In the northern part of India lies Ladakh, a rugged region bordering Pakistan and China sprawled atop the Himalayas at an average altitude of 3,500 m. It is a heavy militarized zone for nature-lovers and intrepid travelers. The winding landscapes are incredible with spellbinding touch of nature’s wonder. Can you imagine traversing from a dusty desert then to a sweeping snow village few kilometers from each other? Welcome to Ladakh – a strange wonderland on a beautiful kind of way.
Ladakh is a lesser-known jewel of India that receives little tourism. It has a distinct charm brought by its rugged countryside and historical capital city totally different from the rest of India’s famous top places to visit. The endless stretches of narrow and twisting roads, unexpected chalky white sands to surprising showers of snows, this region will mesmerize travelers keen in discovering a rough travel destination.
Leh City offers a feel of archaic history due to its continued isolation from the rest of the Indian plains created by the difficulty of its terrain and high altitude. The city’s structure is still loosely traditional with stone and wooden buildings carrying a boxy roof because in this arid area, it receives scarce rain or massive snowfall (as opposed to a sloping winter or tropical roof). This City is dry and dusty resembling a cold desert with unrefined sands and rocky spaces.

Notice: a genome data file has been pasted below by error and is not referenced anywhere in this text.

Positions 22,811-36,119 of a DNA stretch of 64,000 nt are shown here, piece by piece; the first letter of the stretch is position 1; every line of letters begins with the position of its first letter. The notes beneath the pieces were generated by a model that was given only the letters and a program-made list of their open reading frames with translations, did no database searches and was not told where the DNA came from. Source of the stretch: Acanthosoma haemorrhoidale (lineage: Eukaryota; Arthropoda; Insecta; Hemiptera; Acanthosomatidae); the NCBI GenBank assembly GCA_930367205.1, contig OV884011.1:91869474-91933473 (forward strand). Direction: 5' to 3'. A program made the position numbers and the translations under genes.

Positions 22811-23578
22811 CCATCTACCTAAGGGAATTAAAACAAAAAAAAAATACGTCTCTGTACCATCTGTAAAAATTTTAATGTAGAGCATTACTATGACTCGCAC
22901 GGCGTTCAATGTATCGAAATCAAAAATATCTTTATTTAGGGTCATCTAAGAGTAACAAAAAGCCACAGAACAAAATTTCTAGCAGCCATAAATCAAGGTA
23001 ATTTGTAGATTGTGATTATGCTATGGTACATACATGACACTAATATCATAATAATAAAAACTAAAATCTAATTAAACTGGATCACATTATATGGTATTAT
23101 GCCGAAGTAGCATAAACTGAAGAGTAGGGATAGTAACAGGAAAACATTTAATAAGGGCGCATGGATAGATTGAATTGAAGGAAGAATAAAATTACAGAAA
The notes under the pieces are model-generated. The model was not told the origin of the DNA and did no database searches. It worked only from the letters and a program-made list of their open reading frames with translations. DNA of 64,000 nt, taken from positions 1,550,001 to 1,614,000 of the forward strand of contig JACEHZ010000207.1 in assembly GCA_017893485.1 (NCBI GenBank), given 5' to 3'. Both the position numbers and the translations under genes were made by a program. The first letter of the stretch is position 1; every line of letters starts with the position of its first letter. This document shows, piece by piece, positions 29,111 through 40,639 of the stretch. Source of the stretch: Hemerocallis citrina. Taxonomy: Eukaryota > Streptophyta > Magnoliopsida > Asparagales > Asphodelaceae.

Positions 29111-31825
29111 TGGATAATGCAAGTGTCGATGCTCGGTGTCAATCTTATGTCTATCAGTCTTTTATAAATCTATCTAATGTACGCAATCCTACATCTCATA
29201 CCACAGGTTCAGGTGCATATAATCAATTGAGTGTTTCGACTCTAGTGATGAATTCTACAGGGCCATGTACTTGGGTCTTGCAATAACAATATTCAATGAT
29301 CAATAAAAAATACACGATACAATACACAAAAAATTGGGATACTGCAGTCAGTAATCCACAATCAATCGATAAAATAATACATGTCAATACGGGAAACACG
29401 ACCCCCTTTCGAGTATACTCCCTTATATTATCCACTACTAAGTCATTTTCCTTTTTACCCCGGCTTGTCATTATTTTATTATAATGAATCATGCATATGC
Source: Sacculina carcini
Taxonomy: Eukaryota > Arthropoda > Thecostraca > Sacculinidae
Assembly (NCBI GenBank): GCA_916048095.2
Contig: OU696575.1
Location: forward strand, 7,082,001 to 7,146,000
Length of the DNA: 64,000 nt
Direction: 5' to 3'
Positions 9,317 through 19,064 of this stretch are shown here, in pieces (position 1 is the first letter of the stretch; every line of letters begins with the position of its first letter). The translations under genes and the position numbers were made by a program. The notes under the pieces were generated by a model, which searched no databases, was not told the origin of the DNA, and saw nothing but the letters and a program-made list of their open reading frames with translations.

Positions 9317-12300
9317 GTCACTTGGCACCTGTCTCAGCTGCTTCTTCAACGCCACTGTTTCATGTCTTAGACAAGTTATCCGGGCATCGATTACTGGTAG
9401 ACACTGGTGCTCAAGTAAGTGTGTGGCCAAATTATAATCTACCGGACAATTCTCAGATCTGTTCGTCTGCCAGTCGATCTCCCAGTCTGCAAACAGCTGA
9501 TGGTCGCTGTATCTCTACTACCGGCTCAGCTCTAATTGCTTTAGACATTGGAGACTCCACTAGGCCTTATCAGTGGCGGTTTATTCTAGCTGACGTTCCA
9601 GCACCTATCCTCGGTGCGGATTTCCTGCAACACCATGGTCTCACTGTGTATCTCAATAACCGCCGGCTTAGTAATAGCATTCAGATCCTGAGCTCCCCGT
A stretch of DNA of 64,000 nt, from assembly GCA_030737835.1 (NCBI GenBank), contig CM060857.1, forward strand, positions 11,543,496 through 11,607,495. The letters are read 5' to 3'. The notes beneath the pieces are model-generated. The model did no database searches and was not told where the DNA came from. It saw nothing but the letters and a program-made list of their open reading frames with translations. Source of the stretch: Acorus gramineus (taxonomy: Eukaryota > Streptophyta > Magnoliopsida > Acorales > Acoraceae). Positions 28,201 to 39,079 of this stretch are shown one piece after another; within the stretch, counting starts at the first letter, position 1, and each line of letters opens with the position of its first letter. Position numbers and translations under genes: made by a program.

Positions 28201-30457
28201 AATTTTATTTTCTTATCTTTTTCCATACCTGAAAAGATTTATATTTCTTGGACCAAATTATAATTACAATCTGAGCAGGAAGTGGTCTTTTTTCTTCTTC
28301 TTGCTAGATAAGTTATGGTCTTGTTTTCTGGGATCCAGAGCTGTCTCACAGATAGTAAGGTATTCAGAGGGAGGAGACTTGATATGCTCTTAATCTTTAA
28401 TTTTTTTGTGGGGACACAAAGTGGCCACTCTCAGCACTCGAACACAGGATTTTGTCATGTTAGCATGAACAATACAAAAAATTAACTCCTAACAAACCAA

Leh used to be the Himalayas central post in the extensive Silk Road connecting India, China, Tibet and even Middle East. Did you know that the inhabitants are considered mixed Aryans?? With Indo-Tibetan descent. It wasn’t just their wares and transport goods that blended with their way of living but foreign influences were part of their ancient society. Even their religion is not predominantly Buddhist as one would expect following the label “Western Tibet”. Sometimes, it’s weird to hear Muslim prayers at specific times of the day while being greeted by Buddhist prayer flags and temples.
One should never miss to visit the ruins of Leh Palace perched above the Himalayas overlooking the city. It is the royal symbol of the Kingdom of Ladakh built in the 1600s and modelled after Tibet’s Potala Palace by the Buddhist Lion King of the Namgyal dynasty. He was responsible in flourishing trade on this part of the Silk road. Unfortunately, the Hindu Dogra dynasty forced them out in 1800s.